The pontic do not have any contact with the underlying tissue, there is at least 3mm space between the ridge and the pontic to facilitate proper cleaning of the site. The pontic thickness should be at least 3mm to withstand the occlusal forces. It’s all made in convex configuration facio lingually and mesiodiatally. It restores the occlusal function and stabilizes adjacent and apposing teeth, and used when the missing teeth are located in a non appearance zone (lower mandibular area), it’s made entirely from metal (full metal).
The disadvantage of this design is the food impaction and tongue habits.
It’s contraindicated in minimum vertical space and where esthetic is important.
2. Perel (arc design) modified sanitary:
This pontic is made in a form of arch way mesiodiatally (concave mesiodiatally in arch way and convex facio lingually), this design added bulk for strength in the connectors and the stress is significantly in the connector and the access for cleaning is quite good.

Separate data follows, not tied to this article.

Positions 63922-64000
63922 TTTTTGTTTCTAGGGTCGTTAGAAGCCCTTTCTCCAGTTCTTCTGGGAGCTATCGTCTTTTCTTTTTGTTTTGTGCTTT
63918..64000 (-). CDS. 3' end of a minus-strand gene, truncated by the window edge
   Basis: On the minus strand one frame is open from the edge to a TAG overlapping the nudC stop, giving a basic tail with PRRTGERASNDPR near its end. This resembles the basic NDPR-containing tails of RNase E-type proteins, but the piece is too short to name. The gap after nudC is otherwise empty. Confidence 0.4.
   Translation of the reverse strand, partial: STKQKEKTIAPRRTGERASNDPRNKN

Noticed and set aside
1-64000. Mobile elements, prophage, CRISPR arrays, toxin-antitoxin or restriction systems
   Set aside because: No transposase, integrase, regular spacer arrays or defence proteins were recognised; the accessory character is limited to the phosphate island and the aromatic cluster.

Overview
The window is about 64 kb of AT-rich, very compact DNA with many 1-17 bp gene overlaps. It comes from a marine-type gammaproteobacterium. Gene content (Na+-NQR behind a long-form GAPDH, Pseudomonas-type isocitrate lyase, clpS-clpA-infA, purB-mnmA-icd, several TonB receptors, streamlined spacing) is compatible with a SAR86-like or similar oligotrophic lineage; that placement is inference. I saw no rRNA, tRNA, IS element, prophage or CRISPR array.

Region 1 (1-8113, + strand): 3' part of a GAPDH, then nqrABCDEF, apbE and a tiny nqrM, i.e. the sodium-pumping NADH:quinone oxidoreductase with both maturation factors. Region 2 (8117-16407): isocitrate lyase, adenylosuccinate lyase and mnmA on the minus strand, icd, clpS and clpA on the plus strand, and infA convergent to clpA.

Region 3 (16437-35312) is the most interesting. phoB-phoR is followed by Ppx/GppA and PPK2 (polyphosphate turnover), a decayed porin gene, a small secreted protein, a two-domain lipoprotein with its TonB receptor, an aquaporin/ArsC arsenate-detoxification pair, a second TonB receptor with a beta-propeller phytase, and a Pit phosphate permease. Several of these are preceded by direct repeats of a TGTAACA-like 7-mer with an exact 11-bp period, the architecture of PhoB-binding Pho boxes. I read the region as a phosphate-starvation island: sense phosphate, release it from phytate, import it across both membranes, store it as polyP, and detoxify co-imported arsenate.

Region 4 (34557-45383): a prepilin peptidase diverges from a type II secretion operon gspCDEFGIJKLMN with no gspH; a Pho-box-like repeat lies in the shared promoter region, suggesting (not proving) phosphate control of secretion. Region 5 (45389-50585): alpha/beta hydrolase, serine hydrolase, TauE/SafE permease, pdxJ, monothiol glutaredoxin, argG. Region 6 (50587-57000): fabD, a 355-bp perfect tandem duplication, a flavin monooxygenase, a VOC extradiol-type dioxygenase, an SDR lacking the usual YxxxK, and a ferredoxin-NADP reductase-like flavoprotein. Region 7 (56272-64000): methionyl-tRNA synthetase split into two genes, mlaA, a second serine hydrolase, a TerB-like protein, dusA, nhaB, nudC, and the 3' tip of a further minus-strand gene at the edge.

3. Bullet (conical, spheroidal) pontic:
It’s in the form of bullet; it’s easier for the patient to keep clean but the triangular shaped space around the tissue contact have a tendency to collect food (tendency to collect food debris in the triangular spaces of embrasure). It’s used in replacement of mandibular posterior teeth because esthetic is less important, also indicated for use with a thin mandibular ridge.
It should be made as convex as possible with only one point contact with the alveolar ridge, it’s used when the occlusal 2/3 of the pontic lies in the lower incisors and premolars and sometimes molars because the gingival third is not visible.